What’s Lurking In Your Backyard? – #23 Echidna

This series looks at the variety of fauna that may be found in the suburban backyard or local reserve and the diversity may be surprising to some people. The obvious fauna are the vast array of birds that are readily seen by day and some by night, but there are numerous species that are nocturnal. Some of these nocturnal species people are familiar with as they tramp across the roof at night with what sounds like hobnail boots on, or they hear fighting in the backyard over food and territory. Others are cryptic and may only be seen infrequently when they enter the house for warmth and shelter. Each week I will highlight a different species that may be found in and around Melbourne’s backyards, parks and reserves, some may be familiar others less so.

#23 Echidna
(Tachyglossus aculeatus)

The Echidna, or as it is some times called the “Spiny Ant Eater”, is one of only two species of egg laying mammals of the monotreme order. (The other being the Platypus). These curious looking animals are one of my favorites and I get much enjoyment watching them at work feeding and walking though the bush, every now and then sticking their beak in the air to sense the world around them.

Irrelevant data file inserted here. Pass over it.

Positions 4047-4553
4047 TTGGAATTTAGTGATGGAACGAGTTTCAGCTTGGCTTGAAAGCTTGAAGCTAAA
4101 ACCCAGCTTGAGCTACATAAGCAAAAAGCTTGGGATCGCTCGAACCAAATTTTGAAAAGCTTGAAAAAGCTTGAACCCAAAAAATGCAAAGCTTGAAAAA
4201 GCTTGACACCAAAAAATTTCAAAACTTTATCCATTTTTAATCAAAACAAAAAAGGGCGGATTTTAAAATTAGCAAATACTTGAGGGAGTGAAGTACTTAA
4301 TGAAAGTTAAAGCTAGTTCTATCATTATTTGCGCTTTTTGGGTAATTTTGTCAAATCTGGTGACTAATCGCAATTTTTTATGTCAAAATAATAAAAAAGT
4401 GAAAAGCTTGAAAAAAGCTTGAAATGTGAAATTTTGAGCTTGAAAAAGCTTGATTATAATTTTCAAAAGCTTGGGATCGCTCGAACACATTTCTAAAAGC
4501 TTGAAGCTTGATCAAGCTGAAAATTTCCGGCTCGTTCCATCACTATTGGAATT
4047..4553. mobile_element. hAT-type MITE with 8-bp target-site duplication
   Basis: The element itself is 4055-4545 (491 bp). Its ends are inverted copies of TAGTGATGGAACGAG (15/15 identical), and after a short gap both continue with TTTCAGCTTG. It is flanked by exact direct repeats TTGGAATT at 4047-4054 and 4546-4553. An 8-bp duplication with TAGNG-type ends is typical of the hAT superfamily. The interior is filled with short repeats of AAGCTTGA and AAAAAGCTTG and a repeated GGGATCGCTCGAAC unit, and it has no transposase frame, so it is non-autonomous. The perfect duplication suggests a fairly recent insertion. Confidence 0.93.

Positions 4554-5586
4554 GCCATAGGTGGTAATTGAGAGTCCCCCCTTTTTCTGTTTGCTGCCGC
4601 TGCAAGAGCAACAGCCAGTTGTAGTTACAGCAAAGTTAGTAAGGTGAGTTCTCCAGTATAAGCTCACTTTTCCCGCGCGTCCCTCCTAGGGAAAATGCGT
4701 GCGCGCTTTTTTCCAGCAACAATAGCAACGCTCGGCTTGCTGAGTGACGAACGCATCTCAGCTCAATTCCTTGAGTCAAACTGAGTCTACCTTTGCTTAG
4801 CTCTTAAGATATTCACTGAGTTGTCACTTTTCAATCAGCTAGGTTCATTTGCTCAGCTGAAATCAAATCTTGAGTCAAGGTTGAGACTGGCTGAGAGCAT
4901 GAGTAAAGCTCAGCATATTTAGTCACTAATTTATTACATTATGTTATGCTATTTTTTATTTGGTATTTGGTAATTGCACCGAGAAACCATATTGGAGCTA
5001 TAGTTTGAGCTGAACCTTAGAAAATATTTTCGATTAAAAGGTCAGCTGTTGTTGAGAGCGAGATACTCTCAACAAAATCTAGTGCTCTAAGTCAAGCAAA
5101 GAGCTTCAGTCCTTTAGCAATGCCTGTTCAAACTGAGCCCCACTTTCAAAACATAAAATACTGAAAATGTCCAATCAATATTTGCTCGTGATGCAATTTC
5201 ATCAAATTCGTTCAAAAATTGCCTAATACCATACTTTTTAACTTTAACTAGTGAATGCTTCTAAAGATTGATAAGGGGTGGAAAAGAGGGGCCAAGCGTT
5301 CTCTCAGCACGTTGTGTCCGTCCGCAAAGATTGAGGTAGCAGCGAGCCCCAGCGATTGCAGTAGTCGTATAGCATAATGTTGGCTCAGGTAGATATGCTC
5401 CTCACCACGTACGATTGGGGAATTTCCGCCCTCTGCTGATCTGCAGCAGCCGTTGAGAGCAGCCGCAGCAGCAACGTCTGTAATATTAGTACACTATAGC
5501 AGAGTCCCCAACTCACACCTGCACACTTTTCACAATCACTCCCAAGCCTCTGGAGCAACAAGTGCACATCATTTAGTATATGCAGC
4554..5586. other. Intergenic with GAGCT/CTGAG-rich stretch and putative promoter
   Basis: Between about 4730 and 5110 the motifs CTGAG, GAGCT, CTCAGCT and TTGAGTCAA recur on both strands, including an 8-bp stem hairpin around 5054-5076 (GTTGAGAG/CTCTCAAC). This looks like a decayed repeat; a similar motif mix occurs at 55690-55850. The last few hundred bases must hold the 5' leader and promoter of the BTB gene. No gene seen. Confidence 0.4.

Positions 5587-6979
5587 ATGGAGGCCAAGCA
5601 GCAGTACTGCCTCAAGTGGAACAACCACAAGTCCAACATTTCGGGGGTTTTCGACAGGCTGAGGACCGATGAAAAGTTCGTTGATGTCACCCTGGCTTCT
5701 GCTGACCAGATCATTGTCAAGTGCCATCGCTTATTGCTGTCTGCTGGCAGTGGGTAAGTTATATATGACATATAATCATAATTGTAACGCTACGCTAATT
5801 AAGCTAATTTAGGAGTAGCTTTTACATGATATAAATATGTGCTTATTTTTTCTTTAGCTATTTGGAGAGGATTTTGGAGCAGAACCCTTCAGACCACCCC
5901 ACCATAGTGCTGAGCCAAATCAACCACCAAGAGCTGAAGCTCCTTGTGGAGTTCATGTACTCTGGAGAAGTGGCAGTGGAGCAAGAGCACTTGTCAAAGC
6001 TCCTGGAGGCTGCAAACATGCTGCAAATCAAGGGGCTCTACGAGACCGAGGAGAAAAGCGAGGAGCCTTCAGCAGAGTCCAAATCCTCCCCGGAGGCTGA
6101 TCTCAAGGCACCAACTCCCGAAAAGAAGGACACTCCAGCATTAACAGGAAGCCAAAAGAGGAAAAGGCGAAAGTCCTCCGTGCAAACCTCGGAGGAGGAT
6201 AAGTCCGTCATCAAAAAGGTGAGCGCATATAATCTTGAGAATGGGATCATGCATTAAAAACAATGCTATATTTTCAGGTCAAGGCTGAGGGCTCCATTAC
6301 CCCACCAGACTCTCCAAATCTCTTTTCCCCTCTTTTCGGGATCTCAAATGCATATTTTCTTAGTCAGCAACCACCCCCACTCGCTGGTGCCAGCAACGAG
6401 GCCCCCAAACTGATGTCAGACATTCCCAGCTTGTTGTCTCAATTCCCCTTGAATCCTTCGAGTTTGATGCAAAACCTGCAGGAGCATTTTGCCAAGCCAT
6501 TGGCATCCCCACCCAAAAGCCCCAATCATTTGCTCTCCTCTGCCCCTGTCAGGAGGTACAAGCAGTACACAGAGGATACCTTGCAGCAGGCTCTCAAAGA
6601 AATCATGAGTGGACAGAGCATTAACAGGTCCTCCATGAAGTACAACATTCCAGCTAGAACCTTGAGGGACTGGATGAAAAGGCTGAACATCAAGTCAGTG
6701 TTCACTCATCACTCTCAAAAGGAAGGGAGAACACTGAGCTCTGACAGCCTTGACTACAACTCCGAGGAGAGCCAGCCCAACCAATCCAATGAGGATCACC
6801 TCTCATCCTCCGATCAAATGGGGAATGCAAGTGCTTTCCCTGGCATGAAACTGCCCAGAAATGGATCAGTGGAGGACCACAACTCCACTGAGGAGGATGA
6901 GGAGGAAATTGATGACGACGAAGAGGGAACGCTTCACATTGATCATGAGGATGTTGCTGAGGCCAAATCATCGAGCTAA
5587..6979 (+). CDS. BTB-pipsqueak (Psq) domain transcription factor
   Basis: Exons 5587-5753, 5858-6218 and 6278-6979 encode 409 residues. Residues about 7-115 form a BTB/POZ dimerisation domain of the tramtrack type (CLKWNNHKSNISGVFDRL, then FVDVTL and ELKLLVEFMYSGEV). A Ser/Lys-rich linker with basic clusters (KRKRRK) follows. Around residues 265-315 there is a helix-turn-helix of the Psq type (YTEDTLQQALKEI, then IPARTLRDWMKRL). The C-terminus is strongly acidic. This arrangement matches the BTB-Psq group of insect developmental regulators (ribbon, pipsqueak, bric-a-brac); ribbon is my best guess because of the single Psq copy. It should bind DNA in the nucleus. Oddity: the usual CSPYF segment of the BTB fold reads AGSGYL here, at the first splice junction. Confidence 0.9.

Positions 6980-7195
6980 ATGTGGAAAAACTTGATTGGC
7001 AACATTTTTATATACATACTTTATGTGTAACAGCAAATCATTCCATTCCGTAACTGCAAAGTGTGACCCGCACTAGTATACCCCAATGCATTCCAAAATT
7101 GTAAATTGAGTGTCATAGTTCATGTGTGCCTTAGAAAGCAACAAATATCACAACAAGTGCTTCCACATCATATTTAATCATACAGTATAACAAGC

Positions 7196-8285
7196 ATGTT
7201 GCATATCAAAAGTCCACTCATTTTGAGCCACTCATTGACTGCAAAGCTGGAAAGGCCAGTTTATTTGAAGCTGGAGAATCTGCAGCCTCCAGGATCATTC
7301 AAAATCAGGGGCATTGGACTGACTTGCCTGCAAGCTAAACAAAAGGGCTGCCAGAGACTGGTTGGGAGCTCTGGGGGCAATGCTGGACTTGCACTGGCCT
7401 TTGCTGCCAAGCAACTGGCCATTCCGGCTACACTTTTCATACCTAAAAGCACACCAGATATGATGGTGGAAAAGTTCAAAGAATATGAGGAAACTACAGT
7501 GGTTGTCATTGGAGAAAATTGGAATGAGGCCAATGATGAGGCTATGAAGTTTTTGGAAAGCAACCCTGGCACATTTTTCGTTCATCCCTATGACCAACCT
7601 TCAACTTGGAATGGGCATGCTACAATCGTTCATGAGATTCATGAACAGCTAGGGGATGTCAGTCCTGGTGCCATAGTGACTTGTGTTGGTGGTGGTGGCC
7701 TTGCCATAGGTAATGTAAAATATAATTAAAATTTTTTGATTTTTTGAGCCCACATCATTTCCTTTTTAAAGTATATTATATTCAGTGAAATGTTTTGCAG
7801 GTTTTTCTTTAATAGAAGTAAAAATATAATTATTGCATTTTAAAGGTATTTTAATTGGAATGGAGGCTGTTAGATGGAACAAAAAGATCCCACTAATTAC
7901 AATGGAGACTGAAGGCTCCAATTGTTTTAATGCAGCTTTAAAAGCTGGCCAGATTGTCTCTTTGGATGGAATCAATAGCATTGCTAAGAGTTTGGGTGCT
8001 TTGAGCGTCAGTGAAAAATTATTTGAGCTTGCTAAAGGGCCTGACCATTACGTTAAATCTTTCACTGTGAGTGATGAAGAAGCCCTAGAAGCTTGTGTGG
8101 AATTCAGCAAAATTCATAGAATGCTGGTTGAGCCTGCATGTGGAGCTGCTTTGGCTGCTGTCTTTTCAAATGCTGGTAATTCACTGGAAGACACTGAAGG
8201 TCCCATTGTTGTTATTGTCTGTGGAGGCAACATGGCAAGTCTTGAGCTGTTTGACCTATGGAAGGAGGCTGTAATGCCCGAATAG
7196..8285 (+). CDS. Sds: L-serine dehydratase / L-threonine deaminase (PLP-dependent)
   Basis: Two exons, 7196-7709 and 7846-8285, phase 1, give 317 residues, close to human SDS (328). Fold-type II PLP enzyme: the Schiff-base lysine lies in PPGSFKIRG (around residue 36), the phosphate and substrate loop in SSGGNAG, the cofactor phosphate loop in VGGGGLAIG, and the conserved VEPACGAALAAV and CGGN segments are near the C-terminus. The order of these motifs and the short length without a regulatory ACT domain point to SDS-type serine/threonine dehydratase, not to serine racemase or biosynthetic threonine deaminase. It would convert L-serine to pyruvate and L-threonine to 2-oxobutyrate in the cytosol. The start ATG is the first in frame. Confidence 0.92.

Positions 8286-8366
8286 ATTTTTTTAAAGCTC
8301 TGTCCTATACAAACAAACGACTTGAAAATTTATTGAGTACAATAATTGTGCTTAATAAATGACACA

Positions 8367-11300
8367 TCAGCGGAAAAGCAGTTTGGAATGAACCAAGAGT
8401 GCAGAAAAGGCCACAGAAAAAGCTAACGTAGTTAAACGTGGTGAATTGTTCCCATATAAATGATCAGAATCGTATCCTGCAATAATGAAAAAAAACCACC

The Echidna is covered with a layer of coarse hair beneath the sharp spines that are designed to protect it from its predators. Its long beak, which is used both for its nose and small mouth, has a toothless jaw. Its beak has several thousand electrosensors, which are used to detect its food, which consists primarily of termites and ants that it digs out of logs, the ground and mounds and licks up with its long sticky tongue.

It has extremely powerful legs to aid in digging and can easily rip apart soft logs and termite mounds to get at its food. They also use these powerful legs to dig very quickly into the ground in event of danger. The legs will hold on making it hard to lift whilst the spines make it difficult to dig out.

Echidnas tend to be solitary animals and it is rare to see more than one foraging in together. However during the breeding season it is not uncommon to see a number of male echidnas following behind a female waiting for a mating opportunity.

The female Echidna gives lays a leathery egg, which is deposited in the pouch, were it will hatch around 2 weeks later. The puggle as it is called will suckle from pores on the mother’s chest (as monotremes don’t have nipples). The puggle will stay in the pouch for another 7 weeks during which time it will develop spines and it is then that it is left in a burrow were it will remain for several months whilst the mother weans it.

Echidnas are prone to being killed on the road due their slow waddling gate and tendency to curl up at the presence of danger.

© Habitat Ecology 2012


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